•Container for the integrated circuit
  •Provides mechanical, electrical, and thermal connections
  necessary for system functionality.




                         Introduction                         56
                                          57


Connections made in a package
    •Attachment of die to package
    •On-package connections
    •Attachment of package to PCB




                      Introduction   57
                                                                           58


Attachment of die to package
  •Wire bond                    A ring of bondwire attach pads
                                on the periphery of the face of the
                                die. On the package, the
                                bondwire lands on package
                                routing. A bondwire is about 1mil
                                in diameter, 50-500mils long. A
                                bondwire acts like an inductor.



                                The die is placed face down.
   •Flip-chip                   Solder balls attach the on-die
                                pads to the surface of the
                                package. The die pads are not
                                limited to the periphery. The
                                technology is self-aligning because
                                the solder ball surface tension
                                pulls the die pads into alignment
                                with the package pads.


                 Introduction                                         58
                                                                                              59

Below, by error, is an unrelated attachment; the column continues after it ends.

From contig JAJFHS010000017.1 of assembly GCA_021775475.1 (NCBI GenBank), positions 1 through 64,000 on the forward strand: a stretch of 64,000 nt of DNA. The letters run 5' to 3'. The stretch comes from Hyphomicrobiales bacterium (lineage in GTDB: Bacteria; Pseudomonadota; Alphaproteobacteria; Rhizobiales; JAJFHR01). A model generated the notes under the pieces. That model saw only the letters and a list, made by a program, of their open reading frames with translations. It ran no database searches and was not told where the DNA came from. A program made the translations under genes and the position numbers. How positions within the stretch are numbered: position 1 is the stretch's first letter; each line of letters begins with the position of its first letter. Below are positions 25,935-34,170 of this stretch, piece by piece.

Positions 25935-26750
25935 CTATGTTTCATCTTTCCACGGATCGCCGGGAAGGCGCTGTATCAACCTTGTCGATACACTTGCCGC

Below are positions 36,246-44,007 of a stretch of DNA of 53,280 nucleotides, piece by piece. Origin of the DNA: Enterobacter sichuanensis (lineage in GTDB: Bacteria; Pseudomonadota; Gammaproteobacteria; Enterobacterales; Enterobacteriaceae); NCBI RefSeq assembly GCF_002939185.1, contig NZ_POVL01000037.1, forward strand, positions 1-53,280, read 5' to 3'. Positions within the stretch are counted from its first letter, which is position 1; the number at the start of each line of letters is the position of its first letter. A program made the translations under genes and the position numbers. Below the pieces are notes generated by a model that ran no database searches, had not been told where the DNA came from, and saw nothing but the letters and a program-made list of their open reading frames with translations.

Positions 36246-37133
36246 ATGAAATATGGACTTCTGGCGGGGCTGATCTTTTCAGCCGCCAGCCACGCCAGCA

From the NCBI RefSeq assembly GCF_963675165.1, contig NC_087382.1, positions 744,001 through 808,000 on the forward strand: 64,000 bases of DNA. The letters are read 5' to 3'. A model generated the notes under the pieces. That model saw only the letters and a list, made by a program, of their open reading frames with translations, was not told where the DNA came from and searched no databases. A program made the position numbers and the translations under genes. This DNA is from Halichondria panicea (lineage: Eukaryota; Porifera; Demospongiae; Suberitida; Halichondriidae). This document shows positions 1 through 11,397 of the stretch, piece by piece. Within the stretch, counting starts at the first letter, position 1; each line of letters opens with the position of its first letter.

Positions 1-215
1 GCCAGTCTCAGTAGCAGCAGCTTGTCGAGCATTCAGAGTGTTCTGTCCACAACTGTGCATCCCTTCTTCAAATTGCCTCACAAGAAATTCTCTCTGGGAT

Q: Fill in this table noting pros/cons to each technology


                   Wirebond                        Flip-Chip

  Inductance   Much higher (1-5nH)             Much less (.1nH)


  Crosstalk    High                            Virtually none!

  Cost         Cheap!                          High

                                               Physical tolerances tight
  Mechanical   Good                            since must align.

  Thermal      Back of die attached to pkg     Ugly: thermal coefficients of die and
               for max surface area contact    package must be similar or expansion
               and max heat transfer out.       will break it. Cooling hard because
                                               die lifted off package by solder balls.

               Limits I/O since pads only      Die size can be minimized
  Die Size
               around periphery.                even when many I/O’s.




                                Introduction                                             59
                                                                                                60


 Wirebond Modeling

Ball bond                                                      Routing on Package
Bond pad
                                                               Package dielectric layer
Chip
                                                               Package Substrate
                                                               (reference plane in this case)
                     A     B      C      D
 •To approximate by hand:
       •Subdivide the problem into sections for approximation
       •Sections A and D are roughly perpendicular to the plane beneath, so they
       can be approximated using a simple straight-wire formula.


                   o         2l  3 
                L        l ln              For round wire, r<<l
                   2         r  4
                             4l  1 
                L o      l ln    
                                 p 2
                  2
                                                 For rectangular wire
                                   
                              Introduction
                                                                                         60
                                                                                       61
Wirebond Modeling by hand, continued:
      •Sections B and C are roughly parallel to the plane. Their approximation
      must therefore consider the presence of the plane. Each section has a
      different (rough) height from the plane.
                                                 LA        LB        LC      LD
                              4h
   L  l (5.08 109 ) ln
                              d                 Cpad